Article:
A Stiff Challenge
This is the dilemma
faced by many students of Chito-Ryu and derivative
they apply the tension
of shime and shibori to their technique, yet stay soft
and supple, so they can move freely and respond effectively
to the circumstances of combat?
Tension can be misapplied by students of all ranks.
Too much contraction slows movement and forces up the
centre of gravity. Ask a student, for example, to stand
in uchi-hachiji-dachi and apply as much shime as possible.
Go behind and lift them around the waist. They should
be easy to pick up. Then ask the student to hold the
stance and relax with a dead-weight feeling, almost
as if they were drunk. Then they become very difficult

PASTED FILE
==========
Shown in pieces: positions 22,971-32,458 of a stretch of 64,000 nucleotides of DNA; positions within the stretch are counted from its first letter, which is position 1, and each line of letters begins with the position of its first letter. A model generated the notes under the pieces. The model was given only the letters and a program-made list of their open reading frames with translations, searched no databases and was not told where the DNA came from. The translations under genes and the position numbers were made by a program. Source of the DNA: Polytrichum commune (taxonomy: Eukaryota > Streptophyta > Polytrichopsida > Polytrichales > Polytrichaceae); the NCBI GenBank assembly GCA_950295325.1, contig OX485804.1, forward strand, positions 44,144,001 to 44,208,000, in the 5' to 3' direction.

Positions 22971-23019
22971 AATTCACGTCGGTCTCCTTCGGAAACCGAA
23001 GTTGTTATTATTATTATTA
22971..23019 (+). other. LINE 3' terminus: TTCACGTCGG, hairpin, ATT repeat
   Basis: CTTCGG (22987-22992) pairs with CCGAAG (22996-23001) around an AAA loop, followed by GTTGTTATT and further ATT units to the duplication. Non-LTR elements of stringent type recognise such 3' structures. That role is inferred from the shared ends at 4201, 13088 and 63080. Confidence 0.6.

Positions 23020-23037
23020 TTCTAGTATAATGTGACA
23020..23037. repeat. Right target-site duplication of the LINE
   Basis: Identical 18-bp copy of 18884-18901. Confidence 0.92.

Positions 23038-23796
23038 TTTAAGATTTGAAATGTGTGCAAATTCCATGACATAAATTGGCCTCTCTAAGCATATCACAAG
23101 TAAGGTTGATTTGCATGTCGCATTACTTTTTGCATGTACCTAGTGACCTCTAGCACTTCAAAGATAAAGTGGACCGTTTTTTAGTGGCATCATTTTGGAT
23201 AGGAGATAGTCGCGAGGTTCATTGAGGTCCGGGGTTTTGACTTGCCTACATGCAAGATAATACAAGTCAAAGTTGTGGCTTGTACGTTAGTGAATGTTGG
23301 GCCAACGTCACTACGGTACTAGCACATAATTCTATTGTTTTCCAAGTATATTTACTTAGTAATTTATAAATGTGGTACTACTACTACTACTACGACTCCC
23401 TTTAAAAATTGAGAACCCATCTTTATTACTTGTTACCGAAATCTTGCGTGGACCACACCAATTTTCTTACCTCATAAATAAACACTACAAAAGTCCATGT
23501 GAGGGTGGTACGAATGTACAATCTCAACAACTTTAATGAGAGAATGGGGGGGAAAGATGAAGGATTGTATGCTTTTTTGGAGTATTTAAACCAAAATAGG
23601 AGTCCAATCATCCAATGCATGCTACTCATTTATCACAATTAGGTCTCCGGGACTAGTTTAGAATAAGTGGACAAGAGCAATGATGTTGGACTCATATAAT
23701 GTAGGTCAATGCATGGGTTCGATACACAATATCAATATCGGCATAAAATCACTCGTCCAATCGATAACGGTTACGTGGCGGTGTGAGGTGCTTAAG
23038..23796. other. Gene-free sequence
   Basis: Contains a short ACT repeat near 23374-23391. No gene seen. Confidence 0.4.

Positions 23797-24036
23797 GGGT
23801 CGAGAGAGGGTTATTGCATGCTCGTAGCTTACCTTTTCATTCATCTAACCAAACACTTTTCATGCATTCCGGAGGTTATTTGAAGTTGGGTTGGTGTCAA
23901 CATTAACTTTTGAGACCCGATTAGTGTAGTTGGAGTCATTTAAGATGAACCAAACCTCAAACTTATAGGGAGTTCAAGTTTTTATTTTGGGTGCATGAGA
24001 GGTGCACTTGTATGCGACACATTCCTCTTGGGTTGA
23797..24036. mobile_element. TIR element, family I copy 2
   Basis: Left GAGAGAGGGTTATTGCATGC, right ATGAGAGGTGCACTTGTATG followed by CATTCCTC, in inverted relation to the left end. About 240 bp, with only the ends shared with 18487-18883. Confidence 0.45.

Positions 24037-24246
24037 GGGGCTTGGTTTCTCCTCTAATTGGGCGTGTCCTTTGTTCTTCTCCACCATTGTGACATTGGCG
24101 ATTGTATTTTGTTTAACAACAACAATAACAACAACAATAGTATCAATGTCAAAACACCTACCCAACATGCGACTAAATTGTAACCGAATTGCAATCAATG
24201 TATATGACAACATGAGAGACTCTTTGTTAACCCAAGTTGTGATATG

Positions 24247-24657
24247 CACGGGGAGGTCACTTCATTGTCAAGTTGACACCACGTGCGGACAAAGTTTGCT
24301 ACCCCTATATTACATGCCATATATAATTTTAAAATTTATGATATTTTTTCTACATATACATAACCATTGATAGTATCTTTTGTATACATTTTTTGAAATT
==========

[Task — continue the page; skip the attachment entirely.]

to pick up, if you can do it at all.
So shime improperly applied actually interferes with
rooting, the sinking of the weight into the ground – an
essential feature of many traditional Japanese and
Chinese martial arts.
As a young man, Sakamoto-Sensei
demonstrates basic Chito-Ryu stances.
Though the stances are high, his weight
is rooted into the ground.
As I tried to understand shime and shibori,
I was puzzled by some other senior Japanese Chito-Ryu
towards the concepts. Outside the hombu dojo, the emphasis
on shime/shibori varied quite a bit. Often, if it was
taught at all, it wasn’t given the same importance
as by young Chitose-Sensei and Sakamoto-Sensei.
Whether this situation was a matter of Sakamoto and
Chitose being privy to O-Sensei’ advanced technique
as live-in students, or O-Sensei evolving this teaching
emphasis late in life, or the young men fastening on
a single facet of O-Sensei’s teaching and developing
it as the core of their technique – I don’t
know. I’ll leave it to someone braver than me